It's unfortunate that rather than just dissect PeTA's equating a person's thinness with sexiness and pointing out the problems inherent in this, and that rather than attempt to bust the whole stereotype of the lean health-nut vegan ('cause we should all be aware that there are vegans of each and every size) and to perhaps write something meaningful, Betts decides to keep her argument superficial. She attempts to establish that vegans are all, in fact, unattractive and undesirable creatures.

They Say Hate Is Blind

Betts suggests that "the notion of a 'sexy vegan'" is "an oxymoron" and then begans a series of snide deprecatory claims that are as much in need of a decent fact-checking assistant as they are just mean-spirited and, in some cases, just sort of bizarre.
Society may have got beyond the stereotype of the vegan as a flaky-skinned, flatulent tree-hugger to the point where it can imagine a flaky-skinned, flatulent tree-hugger wearing Stella McCartney. However, vegans are still not necessarily the individuals one would most want to make eyes at.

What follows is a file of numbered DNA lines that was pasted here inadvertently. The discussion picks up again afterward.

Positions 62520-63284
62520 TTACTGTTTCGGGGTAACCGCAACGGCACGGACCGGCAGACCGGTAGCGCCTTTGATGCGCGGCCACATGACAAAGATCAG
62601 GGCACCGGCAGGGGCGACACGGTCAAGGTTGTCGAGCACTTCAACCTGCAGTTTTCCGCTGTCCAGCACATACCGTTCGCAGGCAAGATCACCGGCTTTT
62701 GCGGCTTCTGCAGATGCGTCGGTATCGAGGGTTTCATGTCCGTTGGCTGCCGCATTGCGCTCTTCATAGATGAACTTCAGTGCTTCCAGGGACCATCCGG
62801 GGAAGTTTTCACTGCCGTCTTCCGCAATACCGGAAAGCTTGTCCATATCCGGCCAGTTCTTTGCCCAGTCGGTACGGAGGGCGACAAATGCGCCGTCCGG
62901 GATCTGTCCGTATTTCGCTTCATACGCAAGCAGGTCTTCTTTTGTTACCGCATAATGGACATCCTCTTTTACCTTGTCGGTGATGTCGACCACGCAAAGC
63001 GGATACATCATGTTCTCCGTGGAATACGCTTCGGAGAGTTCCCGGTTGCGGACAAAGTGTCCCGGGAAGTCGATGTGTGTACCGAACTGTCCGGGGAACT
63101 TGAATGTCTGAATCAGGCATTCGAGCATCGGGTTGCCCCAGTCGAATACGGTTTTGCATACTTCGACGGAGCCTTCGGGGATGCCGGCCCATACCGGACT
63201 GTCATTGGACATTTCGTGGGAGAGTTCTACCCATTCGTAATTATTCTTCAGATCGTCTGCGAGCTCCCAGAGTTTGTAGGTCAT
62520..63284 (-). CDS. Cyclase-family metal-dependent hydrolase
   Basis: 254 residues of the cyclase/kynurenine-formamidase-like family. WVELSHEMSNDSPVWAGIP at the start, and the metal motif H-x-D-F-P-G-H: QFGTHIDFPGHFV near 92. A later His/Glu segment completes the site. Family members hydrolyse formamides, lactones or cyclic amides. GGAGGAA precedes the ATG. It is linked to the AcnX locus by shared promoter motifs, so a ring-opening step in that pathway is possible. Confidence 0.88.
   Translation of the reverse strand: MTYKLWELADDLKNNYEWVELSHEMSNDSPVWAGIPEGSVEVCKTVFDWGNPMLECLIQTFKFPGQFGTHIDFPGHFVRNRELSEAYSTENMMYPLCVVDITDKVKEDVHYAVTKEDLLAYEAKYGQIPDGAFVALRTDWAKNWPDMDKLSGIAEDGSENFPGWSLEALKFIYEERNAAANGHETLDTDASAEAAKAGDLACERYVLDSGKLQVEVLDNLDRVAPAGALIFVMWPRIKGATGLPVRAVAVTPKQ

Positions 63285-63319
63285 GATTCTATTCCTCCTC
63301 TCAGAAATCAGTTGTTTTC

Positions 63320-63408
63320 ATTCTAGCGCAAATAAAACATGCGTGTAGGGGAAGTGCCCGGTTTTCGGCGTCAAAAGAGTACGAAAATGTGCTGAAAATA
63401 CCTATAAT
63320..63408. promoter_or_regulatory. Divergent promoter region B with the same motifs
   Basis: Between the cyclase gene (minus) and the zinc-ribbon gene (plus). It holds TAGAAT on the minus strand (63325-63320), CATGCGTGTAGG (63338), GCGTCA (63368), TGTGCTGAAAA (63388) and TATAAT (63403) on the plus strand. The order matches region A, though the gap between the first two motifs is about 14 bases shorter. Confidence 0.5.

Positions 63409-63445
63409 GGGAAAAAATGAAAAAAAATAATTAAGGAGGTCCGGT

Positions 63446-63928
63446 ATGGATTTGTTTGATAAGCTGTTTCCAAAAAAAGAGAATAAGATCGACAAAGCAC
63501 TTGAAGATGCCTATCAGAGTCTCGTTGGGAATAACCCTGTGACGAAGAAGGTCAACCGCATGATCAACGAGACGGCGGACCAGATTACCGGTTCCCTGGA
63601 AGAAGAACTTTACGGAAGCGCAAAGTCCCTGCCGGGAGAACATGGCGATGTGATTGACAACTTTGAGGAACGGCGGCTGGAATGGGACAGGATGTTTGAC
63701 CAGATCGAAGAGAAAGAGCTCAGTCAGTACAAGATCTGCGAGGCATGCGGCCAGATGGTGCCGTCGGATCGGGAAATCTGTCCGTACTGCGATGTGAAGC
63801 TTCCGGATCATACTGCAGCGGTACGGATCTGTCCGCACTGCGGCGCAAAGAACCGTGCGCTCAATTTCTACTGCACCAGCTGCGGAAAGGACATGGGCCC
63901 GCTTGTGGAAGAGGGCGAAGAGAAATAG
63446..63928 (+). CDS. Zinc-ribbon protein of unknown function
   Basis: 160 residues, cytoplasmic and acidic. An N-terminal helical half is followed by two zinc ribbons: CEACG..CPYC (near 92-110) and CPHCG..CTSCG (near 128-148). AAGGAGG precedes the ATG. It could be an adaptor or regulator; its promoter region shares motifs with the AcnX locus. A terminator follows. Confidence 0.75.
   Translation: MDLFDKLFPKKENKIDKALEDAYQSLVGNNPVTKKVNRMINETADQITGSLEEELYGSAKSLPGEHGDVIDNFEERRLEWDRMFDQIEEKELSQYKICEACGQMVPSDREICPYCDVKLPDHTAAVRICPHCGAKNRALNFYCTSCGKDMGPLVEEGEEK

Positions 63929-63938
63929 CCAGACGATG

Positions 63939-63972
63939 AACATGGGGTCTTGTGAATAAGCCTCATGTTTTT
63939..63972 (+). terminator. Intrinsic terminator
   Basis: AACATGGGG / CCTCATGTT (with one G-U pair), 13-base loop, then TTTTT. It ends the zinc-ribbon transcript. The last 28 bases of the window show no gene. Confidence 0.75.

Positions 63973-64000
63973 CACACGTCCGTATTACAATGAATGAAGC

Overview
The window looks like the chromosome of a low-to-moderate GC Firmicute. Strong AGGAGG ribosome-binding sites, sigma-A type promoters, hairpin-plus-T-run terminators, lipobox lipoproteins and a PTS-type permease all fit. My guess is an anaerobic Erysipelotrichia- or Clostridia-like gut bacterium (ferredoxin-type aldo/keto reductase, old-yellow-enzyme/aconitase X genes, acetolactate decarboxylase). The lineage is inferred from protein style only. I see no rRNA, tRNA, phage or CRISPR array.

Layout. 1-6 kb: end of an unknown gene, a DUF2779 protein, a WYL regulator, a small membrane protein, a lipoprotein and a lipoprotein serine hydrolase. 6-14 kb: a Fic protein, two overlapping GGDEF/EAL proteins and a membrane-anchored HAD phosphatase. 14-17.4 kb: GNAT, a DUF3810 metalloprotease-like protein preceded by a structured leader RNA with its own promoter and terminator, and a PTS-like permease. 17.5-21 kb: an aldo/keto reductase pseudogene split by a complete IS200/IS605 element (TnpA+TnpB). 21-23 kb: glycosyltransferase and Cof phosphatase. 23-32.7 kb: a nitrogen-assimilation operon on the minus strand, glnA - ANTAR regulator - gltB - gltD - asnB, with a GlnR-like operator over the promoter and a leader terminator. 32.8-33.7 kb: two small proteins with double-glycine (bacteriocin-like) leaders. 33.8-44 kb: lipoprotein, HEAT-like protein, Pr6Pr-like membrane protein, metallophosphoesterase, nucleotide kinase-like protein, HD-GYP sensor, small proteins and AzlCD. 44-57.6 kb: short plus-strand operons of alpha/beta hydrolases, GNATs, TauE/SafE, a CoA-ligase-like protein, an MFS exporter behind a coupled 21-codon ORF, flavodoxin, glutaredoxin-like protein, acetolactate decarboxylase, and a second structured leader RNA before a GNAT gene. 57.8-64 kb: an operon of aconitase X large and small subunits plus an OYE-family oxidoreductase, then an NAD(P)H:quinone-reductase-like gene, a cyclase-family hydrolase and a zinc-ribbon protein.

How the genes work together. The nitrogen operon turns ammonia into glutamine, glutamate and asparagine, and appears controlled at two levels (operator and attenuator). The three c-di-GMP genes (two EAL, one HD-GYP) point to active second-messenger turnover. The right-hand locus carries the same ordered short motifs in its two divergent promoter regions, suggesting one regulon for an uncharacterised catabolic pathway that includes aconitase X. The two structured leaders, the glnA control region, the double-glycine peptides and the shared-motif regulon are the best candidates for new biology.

So, whether or not they're dressed up in a trendy vegan-friendly fashion designer's clothing: vegans smell, have bad skin and are all hippies. This could have been something lifted from one of the Pork Network's badly-written anti-vegan articles. Betts continues by stating that going "plant" is, in fact, a pretty much guaranteed way to shed "one's sex appeal". But then she goes on to rattle off bits about celebrities -- many of whom aren't even vegan -- to try to prove this.

She describes Bill Clinton from his younger and more unhealthy years as "hot stuff" and refers to him now, much older and in less danger of keeling over from a heart attack as "skeletal". She says "[v]eganism has aged him 20 zombieish years" while altogether discounting that perhaps getting older has aged him. Clinton was president a decade and a half ago. The man's he's pushing 70. The fact that he's never been a vegan and now even eats fish and eggs also makes him a weird example with which to begin, never mind that his mug -- regardless of its age -- is likely not the go-to image most conjure up when they hear the word sexy. But the thing is that Clinton's dietary changes were made specifically to facilitate weight loss. He was in bad shape. To say "veganism" made him skeletal and purportedly unsexy is erroneous whichever way you look at it.